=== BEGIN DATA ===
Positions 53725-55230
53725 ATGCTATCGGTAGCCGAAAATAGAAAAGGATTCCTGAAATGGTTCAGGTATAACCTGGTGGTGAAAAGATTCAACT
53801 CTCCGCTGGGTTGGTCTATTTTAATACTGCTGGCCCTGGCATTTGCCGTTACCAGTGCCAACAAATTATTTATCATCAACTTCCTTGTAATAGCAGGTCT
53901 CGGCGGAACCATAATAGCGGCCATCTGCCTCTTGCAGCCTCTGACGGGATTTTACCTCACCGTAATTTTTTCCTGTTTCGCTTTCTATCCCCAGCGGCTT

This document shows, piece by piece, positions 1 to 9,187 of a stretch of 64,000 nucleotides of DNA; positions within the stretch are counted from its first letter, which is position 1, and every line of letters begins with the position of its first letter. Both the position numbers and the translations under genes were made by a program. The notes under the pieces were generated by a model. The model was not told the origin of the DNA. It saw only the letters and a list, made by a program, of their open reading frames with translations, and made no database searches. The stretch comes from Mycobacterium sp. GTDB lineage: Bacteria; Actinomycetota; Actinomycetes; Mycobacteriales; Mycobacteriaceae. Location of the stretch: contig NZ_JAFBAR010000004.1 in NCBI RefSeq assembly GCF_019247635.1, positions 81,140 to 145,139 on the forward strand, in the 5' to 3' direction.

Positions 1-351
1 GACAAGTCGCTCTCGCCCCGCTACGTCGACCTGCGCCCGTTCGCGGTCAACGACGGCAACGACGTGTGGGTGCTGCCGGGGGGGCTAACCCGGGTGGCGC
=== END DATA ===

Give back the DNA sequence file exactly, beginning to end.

Positions 53725-55230
53725 ATGCTATCGGTAGCCGAAAATAGAAAAGGATTCCTGAAATGGTTCAGGTATAACCTGGTGGTGAAAAGATTCAACT
53801 CTCCGCTGGGTTGGTCTATTTTAATACTGCTGGCCCTGGCATTTGCCGTTACCAGTGCCAACAAATTATTTATCATCAACTTCCTTGTAATAGCAGGTCT
53901 CGGCGGAACCATAATAGCGGCCATCTGCCTCTTGCAGCCTCTGACGGGATTTTACCTCACCGTAATTTTTTCCTGTTTCGCTTTCTATCCCCAGCGGCTT

This document shows, piece by piece, positions 1 to 9,187 of a stretch of 64,000 nucleotides of DNA; positions within the stretch are counted from its first letter, which is position 1, and every line of letters begins with the position of its first letter. Both the position numbers and the translations under genes were made by a program. The notes under the pieces were generated by a model. The model was not told the origin of the DNA. It saw only the letters and a list, made by a program, of their open reading frames with translations, and made no database searches. The stretch comes from Mycobacterium sp. GTDB lineage: Bacteria; Actinomycetota; Actinomycetes; Mycobacteriales; Mycobacteriaceae. Location of the stretch: contig NZ_JAFBAR010000004.1 in NCBI RefSeq assembly GCF_019247635.1, positions 81,140 to 145,139 on the forward strand, in the 5' to 3' direction.

Positions 1-351
1 GACAAGTCGCTCTCGCCCCGCTACGTCGACCTGCGCCCGTTCGCGGTCAACGACGGCAACGACGTGTGGGTGCTGCCGGGGGGGCTAACCCGGGTGGCGC